Provision’s interpretation frequently wanders off-book from the original. This is no surprise considering the show—which is really just a bunch of parables strung together—plays more like an improv review than it does a play. Characters call out to one another casually, egging each other on as they bring Jesus’ teachings of righteousness and justice to life. Gregory uses the play’s spontaneity to insert pop-culture references that serve to remove us from the musical’s dated soundtrack and transport us to the present. Be prepared for riffs on Facebook, Beyonce and the stimulus package. The jokes are utterly cornball, but then again, so is Godspell.

The costumes (created by DJ Reed) have also received a reboot to keep up with the times. Characters have traded in their bell-bottoms and denim for loud, funky garments. The end result looks like an Old Navy commercial starring Jesus and John the Baptist.

Gregory’s staging and Amber Mak’s choreography are really the highlight of this production. There’s a lot of group movement going on, but no matter how many bodies are in motion, everybody acts and reacts with one another physically, creating a larger whole out of the many parts. It is here, through the collective action, that the play’s message of connectivity and brotherhood is most apparent.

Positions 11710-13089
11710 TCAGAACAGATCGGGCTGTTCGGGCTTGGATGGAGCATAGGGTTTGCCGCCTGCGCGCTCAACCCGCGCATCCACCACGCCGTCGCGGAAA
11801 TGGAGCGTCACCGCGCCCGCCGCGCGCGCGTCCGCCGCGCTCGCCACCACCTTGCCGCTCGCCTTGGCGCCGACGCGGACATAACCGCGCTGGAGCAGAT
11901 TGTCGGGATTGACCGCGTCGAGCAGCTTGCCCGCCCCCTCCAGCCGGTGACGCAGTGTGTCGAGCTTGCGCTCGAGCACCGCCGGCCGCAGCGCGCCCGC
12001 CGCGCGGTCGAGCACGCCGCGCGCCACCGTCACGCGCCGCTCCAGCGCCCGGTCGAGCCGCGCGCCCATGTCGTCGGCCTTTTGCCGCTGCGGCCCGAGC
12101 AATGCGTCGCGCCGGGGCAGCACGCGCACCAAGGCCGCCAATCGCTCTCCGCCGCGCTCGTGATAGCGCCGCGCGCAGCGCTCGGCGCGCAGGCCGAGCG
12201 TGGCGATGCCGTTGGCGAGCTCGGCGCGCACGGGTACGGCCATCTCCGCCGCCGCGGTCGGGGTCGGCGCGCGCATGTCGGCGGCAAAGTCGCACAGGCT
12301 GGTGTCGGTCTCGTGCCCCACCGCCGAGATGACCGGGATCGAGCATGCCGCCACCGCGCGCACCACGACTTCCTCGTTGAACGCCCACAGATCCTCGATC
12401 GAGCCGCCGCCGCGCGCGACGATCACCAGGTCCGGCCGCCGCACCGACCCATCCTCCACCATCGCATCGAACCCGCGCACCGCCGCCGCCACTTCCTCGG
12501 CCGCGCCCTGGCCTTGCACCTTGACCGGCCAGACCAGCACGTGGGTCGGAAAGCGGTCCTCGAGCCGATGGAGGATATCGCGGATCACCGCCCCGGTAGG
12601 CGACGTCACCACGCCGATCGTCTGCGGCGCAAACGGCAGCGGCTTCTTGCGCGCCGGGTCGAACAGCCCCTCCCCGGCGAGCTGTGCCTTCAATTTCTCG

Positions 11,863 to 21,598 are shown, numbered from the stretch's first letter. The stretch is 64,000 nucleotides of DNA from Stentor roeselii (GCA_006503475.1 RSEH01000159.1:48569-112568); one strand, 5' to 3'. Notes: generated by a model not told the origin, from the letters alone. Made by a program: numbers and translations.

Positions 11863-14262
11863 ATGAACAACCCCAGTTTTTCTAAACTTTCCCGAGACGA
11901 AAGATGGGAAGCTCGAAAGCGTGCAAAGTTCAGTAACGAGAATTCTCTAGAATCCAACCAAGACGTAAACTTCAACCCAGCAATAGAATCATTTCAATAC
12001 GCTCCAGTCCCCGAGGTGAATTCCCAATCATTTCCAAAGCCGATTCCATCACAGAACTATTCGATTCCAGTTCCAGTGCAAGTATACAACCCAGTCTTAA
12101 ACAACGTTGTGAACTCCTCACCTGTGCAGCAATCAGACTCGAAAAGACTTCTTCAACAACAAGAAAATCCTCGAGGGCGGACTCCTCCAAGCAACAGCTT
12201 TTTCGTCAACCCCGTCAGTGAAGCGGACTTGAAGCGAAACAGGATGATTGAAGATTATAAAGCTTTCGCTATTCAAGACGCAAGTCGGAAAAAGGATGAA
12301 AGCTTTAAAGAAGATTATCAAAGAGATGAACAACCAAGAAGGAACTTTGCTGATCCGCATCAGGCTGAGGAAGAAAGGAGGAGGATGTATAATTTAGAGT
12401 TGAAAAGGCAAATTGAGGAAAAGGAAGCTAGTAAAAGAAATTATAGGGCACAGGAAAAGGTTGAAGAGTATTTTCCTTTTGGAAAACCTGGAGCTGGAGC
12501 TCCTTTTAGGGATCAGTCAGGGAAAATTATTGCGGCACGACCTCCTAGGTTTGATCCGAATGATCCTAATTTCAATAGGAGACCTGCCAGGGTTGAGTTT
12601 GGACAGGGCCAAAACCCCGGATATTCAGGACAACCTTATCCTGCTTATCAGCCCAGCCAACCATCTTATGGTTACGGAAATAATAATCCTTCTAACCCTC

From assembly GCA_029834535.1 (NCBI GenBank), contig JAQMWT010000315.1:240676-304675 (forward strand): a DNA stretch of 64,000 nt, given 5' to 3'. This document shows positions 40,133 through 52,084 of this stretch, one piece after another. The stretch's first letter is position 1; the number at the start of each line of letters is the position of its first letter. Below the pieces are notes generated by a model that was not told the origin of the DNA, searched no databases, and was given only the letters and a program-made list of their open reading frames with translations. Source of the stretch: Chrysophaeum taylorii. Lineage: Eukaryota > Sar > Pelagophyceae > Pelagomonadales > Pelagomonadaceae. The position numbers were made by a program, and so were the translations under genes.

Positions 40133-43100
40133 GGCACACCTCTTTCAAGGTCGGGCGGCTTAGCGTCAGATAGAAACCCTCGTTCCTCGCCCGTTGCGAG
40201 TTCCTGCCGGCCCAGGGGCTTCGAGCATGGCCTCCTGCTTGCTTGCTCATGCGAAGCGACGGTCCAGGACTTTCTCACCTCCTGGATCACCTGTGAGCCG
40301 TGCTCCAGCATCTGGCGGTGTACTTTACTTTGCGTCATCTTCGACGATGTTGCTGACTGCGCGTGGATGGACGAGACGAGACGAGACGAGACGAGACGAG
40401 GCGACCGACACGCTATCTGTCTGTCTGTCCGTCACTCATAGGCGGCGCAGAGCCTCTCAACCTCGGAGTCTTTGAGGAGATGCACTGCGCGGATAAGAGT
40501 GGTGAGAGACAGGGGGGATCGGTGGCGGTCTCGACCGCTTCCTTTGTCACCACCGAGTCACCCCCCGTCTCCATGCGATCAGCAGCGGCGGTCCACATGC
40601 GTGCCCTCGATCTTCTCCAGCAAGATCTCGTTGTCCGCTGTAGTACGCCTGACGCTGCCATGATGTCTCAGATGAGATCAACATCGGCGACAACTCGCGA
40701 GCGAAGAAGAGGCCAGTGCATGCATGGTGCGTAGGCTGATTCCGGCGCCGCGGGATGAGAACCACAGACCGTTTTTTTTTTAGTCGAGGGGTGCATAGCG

Jesus being crucified: Syler Thomas as Jesus in GODSPELL, running through September 26 at 1001 W. Roosevelt Road, Chicago, IL.

Unfortunately, most of the ensemble’s voices are lacking, which is really a significant downside for a musical. Vocal precision is rare. Instead, notes warble, passing from flat to sharp. A cordless mic is used often to enhance lead vocalists who, I suppose, don’t have the pipes to belt it out to the back of the room. There are some standouts, however, particularly Justin Berkobien as John the Baptist and Amy Steele, who sings the lead on “Day by Day”.

Provision’s Godspell is just as slaphappy and feel-good as the original. That’s fine for those who already have Jesus in their hearts. But for the cynics or the persecuted, it might ring a little out of touch with contemporary displays of Christianity. As for those that just want to see some song and dance, don’t expect a choir of angels – but there’s certainly clever choreography!

   
   
Rating:  ★★½
   
   

Extra Credit:

Read Mark Ball’s Godspell review from his blog One Chicago Man’s Opinion:

….Provision Theater’s production of Godspell was, in two words, very energetic. The joyfulness and exhuberance I mentioned above abounded from start to finish, and the actors’ collective excitement infected the audience. They properly exaggerated their characterizations, their timing was sharp, the cabaret was amusing, and the flow of the show was kinetic. But there were two major weaknesses, the first being that of bad acoustics and the second, that of bad singing. Despite the presence of some impressive vocal talent in the cast, a few soloists were clearly unprepared, one of whom caused me to cringe from his off-pitch screeching.  Read the entire review.

     
     
August 16, 2010 | 0 Comments More